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  • South Dakota’s COVID-19 Response is a Battleground for Tribal Sovereignty
    In a May 5 post Assistant Attorney General for the Navajo Nation Department of Justice Paul Spruhan argued that Indian tribes should have authority to restrict movement through their territories in order to stem the tide of the COVID-19 epidemic. Those very principles are now being put to the test in South Dakota, where Gov. Kristi Noem has demanded that Oglala Sioux tribal leaders remove the checkpoints set up to regulate traffic through the reservation. Gov. Noem has previously come…

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  • Sorry, Not Sorry: Temporary Practice in a Pandemic
    The American Bar Association (ABA) Board of Governors has issued a policy resolution urging states to adopt emergency rules that would authorize recent law graduates to engage in supervised law practice until the COVID-19 pandemic allows administration of the next bar exam. The ABA’s guidance encourages states to terminate these limited licenses if an applicant does not take or pass a bar examination by the end of 2021. This resolution sends a mixed message: On the one hand, emergency licensing…

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  • COVID-19 and Indian Country: A Legal Dispatch from the Navajo Nation
    There has been much press coverage on the Navajo Nation’s struggle to contain the spread of COVID-19 on its lands. As of May 2, 2020, the Nation has 2,373 confirmed cases, and more than seventy deaths from the virus. These reports have noted the practical impediments the Nation faces in responding to the pandemic, including a high population of people with pre-existing health problems, the lack of easy access to health care, and the significant number of families without running…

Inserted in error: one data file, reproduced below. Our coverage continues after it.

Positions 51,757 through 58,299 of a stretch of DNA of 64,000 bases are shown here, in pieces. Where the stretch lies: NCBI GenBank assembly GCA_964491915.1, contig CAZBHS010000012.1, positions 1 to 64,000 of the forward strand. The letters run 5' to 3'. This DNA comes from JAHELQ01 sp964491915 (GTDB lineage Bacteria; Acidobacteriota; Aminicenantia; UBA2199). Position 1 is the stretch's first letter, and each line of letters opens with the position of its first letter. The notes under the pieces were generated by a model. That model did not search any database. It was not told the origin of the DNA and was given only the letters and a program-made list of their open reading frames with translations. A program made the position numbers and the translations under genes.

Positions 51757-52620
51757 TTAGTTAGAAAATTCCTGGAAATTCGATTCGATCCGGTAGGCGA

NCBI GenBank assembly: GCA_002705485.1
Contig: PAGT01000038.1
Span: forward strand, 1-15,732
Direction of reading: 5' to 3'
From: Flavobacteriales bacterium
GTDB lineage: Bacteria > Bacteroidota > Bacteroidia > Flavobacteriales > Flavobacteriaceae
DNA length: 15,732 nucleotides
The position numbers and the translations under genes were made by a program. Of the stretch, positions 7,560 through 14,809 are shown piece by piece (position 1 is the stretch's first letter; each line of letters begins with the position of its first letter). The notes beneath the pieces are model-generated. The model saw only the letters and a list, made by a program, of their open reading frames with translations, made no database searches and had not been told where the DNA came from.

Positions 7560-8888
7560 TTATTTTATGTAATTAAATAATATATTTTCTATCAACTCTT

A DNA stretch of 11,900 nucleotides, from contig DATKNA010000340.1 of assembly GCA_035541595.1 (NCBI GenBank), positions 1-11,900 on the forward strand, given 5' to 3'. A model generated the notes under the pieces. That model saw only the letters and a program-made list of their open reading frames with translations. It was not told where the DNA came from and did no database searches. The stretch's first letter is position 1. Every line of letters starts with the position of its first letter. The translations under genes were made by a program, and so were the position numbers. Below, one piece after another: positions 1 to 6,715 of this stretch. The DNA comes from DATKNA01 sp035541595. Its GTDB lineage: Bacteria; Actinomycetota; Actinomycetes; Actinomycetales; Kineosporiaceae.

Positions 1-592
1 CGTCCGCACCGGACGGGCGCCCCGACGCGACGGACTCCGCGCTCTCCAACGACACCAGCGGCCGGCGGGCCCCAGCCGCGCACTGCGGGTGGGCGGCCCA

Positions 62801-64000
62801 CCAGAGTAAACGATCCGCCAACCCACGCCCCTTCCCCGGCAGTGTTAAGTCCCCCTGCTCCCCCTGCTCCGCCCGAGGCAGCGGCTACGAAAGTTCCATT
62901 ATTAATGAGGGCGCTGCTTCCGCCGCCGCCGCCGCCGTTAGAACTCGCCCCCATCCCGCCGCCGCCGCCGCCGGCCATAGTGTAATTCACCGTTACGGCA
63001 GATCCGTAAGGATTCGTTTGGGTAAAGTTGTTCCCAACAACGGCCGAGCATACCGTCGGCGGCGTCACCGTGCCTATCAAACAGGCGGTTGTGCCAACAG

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  • Protecting Our Health Care Providers from Liability in a Pandemic
    While COVID-19 creates profound medical concerns for health care providers, it also creates fear of potential lawsuits. Clinicians are forced to ration scarce resources, such as ventilators, when there is an inadequate supply. Medical professionals describe chaos in hospitals that makes it extremely difficult to treat all patients appropriately. Patients have had elective surgeries postponed indefinitely. Worse yet, some, including cancer patients, have had essential operations cancelled. All of these circumstances could lead to serious patient harm and subsequent litigation….

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  • Essential but Excluded: Vending in the Time of Corona
    Immigrants, those with legal status and those without, individuals returning from incarceration, and individuals with time-consuming childcare and other family obligations often look to start microenterprises like street vending to provide for themselves and their families. However, many municipalities in the United States apply a penal approach to street vending, criminalizing it as a form of vagrancy. Even Los Angeles, a city known for its street vending culture, criminalized the practice outright until 2019. Other cities have permitted vendors to…